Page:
Viacom wants to clarify its split as soon as possible, although exec VP of operations Bob Bakish noted Tuesday it’s a “fairly complicated process — it’s not something you can snap your figures and say it’s done.
“We’re in the middle of doing a detailed assessment of what the split-off means,” he told investors at a media conference.
Bakish said Viacom felt obliged to go public with its divorce plans since more and more staffers and outside advisers were examining the proposal. “We knew, as that widened, word would have gotten out.
“We do think, potentially, it’s a compelling idea for the company and shareholders.”
Media moguls at the Banc of America confab opined freely on the pending breakup, which could broadly see Paramount and MTV Networks splitting from CBS and Infinity into two separately publicly traded companies overseen, respectively, by Tom Freston and Leslie Moonves, currently Viacom’s co-chief operating officers.
“Summer, I think, is miles away,” opined Liberty Media chief John Malone. “I don’t understand Viacom splitting, because they are giving up a lot of market power when they do that.”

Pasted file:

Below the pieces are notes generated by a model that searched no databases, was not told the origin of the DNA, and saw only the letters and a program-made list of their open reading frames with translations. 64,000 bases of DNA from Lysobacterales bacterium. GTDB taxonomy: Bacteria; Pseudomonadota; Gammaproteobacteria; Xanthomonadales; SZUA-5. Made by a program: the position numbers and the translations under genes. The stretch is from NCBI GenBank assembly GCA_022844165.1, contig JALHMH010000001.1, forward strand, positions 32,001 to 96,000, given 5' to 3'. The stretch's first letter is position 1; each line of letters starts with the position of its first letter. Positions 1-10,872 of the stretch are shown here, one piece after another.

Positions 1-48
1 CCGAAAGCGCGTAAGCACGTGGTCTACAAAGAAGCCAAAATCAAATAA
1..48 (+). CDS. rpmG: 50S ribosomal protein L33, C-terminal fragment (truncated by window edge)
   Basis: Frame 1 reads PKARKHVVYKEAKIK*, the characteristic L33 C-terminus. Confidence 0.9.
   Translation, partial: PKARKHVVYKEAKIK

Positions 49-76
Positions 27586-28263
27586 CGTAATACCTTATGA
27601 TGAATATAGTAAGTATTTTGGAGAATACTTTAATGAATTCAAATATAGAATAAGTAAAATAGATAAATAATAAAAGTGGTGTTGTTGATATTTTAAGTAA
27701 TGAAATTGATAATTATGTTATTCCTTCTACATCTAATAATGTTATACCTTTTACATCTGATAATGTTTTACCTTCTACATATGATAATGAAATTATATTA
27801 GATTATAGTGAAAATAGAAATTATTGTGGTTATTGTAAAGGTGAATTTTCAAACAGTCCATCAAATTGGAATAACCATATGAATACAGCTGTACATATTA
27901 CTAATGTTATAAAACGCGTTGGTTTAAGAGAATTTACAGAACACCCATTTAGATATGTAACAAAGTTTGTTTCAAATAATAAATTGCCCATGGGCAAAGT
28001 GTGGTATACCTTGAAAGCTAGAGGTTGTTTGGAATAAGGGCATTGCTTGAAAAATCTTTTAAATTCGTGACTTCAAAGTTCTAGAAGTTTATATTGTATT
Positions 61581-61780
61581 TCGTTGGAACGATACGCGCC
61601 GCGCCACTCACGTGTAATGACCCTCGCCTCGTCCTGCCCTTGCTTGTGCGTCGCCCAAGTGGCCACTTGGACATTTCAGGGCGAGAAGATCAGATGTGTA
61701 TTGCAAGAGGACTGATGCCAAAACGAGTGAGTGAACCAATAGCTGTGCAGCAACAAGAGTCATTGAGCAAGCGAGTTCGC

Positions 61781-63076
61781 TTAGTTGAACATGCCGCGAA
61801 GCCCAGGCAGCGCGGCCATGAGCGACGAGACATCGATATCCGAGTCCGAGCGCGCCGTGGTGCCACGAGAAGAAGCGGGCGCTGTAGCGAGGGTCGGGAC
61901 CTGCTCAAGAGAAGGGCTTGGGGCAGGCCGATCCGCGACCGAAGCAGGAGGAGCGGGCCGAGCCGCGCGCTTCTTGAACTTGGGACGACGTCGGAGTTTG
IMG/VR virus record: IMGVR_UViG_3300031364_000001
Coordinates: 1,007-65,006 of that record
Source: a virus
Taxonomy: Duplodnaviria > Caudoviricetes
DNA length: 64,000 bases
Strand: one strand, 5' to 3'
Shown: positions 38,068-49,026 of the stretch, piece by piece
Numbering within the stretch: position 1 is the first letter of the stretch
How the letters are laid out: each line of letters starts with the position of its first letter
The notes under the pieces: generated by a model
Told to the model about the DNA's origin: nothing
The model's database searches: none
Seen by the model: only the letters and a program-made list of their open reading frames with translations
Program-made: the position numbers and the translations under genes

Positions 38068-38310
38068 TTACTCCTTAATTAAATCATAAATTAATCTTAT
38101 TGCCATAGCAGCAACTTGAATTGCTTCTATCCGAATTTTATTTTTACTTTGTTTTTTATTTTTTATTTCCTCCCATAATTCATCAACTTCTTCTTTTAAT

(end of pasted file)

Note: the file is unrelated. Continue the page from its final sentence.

Malone himself recently announced plans to spin off Discovery Communications into a separately traded public company. He also created a separate umbrella for Liberty’s international operations.
Time Warner chief financial officer Wayne Pace revealed that his conglom has considered splitting.
“Frankly, it’s something we look at as part of our annual strategic process. We feel there is more value to be attained by keeping it together. It is something we will continue to look at,” Pace said.
A public offering of Time Warner Cable could be likely — particularly if the conglom succeeds in buying Adelphia. Speculation persists about a spinoff or sale of America Online.